March 6, 2013 – COTONOU, Benin – The United States government supports the cotton sector in West and Central Africa through the U.S. Agency for International Development’s (USAID) West African Cotton Improvement Program (USAID WACIP). The program covers Benin, Burkina Faso, Chad and Mali, commonly known as the C-4 countries, plus Senegal. USAID WACIP is helping increase producers’ income in cotton-growing areas and increasing the added value of cotton processed by artisans and ginners. The project, which began in 2006, is implemented by the International Fertilizer Development Center (IFDC).
To meet one of the project objectives of increasing artisans’ revenue in the targeted countries, USAID WACIP conducts artisanal activities with its technical implementing partner, Aid to Artisans (ATA), which recently joined forces with Creative Learning, a non-profit organization based in Washington, D.C.
To support artisans, USAID WACIP is organizing its first Artisanal Textile Exhibition in Cotonou, Benin, (March 22-24) with the participation of nine artisanal enterprises from Benin, Burkina Faso and Chad. The Artisinal Textile Exhibition will be held at the Marina Hotel in Cotonou and will feature handmade home décor and fashion product collections.
The exhibition will introduce and expose participating artisans to new regional markets and strengthen their ability to develop new textile products independently. This will eventually lead to the creation of new sustainable market links and generate sales opportunities for all beyond the life of USAID WACIP. Therefore, the exhibition presents a unique business opportunity for the artisan enterprises to increase their income and consequently improve their livelihood.
Since 2007, artisans have received technical assistance from ATA in business skills and management, export regulations and requirements, new product development and the use of eye-catching colors and designs. ATA has also trained artisans in modern textile production methods, methods of adapting locally woven fabrics and measures for identifying and reducing occupational and environmental risks. In addition, supported artisans have participated in several local, regional and international trade fairs where they were able to display and market their products.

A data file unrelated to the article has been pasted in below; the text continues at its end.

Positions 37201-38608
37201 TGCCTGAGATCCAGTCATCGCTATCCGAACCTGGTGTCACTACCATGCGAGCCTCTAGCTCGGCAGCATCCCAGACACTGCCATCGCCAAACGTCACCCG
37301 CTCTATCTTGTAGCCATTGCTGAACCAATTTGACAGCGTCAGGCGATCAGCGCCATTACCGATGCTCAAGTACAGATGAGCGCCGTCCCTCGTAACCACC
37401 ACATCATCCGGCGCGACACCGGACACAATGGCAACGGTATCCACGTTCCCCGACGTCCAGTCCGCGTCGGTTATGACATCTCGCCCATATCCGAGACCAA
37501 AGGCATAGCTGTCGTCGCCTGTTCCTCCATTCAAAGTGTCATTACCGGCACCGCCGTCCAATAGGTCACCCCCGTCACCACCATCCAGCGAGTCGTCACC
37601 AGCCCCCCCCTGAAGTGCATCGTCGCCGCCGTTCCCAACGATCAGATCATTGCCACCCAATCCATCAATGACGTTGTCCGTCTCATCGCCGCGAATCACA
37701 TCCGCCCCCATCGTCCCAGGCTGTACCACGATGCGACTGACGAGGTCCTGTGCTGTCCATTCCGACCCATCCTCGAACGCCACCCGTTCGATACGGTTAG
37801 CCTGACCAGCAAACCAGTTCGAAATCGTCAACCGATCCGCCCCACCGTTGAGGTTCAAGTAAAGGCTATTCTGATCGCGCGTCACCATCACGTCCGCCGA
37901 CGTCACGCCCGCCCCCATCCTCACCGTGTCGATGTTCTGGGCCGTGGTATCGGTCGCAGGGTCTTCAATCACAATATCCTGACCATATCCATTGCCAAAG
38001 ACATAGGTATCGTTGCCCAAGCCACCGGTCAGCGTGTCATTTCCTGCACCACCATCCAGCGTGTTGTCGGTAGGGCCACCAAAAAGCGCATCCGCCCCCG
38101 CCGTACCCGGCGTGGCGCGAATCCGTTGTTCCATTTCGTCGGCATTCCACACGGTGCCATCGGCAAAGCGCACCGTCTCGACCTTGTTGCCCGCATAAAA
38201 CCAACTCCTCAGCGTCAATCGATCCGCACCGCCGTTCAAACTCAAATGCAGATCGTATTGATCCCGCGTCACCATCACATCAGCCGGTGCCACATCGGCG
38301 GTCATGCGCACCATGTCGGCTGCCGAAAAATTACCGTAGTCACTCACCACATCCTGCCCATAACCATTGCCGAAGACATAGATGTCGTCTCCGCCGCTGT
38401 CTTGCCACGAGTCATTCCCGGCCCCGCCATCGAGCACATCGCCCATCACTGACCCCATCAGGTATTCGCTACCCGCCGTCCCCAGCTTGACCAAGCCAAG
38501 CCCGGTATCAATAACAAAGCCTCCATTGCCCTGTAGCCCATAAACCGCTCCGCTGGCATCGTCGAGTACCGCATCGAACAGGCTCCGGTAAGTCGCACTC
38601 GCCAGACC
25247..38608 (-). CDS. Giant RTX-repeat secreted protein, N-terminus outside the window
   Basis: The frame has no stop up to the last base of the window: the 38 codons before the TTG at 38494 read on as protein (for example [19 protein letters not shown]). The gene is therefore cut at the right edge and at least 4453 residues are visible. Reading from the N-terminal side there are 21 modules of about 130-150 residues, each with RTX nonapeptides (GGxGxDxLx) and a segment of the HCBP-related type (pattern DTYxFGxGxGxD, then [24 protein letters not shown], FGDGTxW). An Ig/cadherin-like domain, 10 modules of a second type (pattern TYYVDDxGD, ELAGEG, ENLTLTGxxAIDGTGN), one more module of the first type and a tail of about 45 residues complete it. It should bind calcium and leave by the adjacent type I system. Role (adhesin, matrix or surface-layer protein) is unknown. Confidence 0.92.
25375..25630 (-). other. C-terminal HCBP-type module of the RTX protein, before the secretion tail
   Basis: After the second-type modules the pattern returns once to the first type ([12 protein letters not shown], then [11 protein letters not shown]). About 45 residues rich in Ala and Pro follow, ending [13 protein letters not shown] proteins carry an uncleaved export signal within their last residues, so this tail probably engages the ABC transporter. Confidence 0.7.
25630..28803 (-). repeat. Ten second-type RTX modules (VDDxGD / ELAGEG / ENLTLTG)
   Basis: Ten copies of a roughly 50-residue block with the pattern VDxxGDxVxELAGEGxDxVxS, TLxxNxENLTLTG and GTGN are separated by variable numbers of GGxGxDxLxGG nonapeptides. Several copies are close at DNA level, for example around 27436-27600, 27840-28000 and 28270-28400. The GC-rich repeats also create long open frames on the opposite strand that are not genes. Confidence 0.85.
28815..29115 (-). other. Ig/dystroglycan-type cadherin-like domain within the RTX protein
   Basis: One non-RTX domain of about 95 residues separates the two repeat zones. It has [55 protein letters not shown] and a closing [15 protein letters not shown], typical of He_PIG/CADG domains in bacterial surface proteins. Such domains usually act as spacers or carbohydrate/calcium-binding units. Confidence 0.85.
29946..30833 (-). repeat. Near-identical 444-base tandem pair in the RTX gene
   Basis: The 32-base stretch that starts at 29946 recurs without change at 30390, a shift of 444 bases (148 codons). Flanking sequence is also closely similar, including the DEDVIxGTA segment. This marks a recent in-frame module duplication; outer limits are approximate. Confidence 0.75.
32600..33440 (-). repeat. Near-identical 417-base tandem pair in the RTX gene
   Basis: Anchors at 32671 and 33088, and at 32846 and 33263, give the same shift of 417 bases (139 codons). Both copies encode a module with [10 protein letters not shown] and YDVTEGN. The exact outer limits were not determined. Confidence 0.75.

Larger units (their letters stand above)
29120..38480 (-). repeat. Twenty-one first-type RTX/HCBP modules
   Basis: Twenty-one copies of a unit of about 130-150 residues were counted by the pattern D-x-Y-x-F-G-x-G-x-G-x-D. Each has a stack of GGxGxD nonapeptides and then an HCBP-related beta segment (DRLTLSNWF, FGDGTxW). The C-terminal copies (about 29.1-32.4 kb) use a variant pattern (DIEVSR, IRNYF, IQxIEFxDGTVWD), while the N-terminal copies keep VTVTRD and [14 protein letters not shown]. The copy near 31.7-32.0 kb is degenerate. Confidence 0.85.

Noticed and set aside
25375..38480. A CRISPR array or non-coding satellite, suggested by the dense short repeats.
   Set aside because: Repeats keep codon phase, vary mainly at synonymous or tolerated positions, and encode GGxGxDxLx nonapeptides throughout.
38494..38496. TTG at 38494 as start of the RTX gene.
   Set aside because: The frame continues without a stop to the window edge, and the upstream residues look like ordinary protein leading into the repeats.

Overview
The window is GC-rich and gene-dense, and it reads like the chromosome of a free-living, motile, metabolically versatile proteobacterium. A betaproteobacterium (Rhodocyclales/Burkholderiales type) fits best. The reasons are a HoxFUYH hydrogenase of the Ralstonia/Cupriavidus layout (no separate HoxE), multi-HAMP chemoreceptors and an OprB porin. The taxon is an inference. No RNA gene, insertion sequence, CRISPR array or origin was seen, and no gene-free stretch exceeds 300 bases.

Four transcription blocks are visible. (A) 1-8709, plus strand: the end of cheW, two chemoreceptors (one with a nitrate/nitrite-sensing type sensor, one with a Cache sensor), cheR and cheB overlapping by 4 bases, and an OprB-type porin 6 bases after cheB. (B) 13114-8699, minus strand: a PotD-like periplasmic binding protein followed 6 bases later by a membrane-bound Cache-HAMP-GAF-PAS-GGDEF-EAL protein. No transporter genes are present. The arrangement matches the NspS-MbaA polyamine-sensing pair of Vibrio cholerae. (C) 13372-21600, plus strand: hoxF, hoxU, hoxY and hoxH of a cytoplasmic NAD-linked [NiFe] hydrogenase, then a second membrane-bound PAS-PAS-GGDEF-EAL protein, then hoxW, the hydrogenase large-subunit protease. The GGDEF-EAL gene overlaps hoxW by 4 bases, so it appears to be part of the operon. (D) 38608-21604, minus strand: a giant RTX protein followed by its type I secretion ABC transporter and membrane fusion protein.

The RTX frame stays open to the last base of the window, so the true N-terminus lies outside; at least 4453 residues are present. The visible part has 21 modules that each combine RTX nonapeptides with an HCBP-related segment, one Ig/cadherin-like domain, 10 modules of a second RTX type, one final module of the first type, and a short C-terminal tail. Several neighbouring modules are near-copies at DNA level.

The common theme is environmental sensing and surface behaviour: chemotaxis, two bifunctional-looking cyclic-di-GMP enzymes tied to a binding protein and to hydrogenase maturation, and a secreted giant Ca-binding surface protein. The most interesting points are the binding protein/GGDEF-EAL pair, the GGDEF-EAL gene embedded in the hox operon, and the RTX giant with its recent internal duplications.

The project’s results are remarkable. Today these creative men and women, talented in craft production and promotion, offer the world their best collection of handwoven texiles such as bogolan, appliqué and batik, as well as home décor and fashion accessories.
Since the inception of USAID WACIP, more than 700 new cotton products have been developed, generating more than US $1,000,000 in sales within local, regional and international markets.
For more information about USAID’s WACIP activities please visit www.wacip.org
IFDC, headquartered in Muscle Shoals, Alabama, USA, is a public international organization, governed by an international board of directors with representation from developed and developing countries. The nonprofit Center, with over 800 employees involved in projects that span more than 35 countries in Africa and Eurasia, is supported by various bilateral and multilateral aid agencies, private foundations and national governments.
IFDC focuses on increasing and sustaining food security and agricultural productivity in developing countries through the development and transfer of effective and environmentally sound crop nutrient technology and agribusiness expertise.
Djènèba Kéïta Millet
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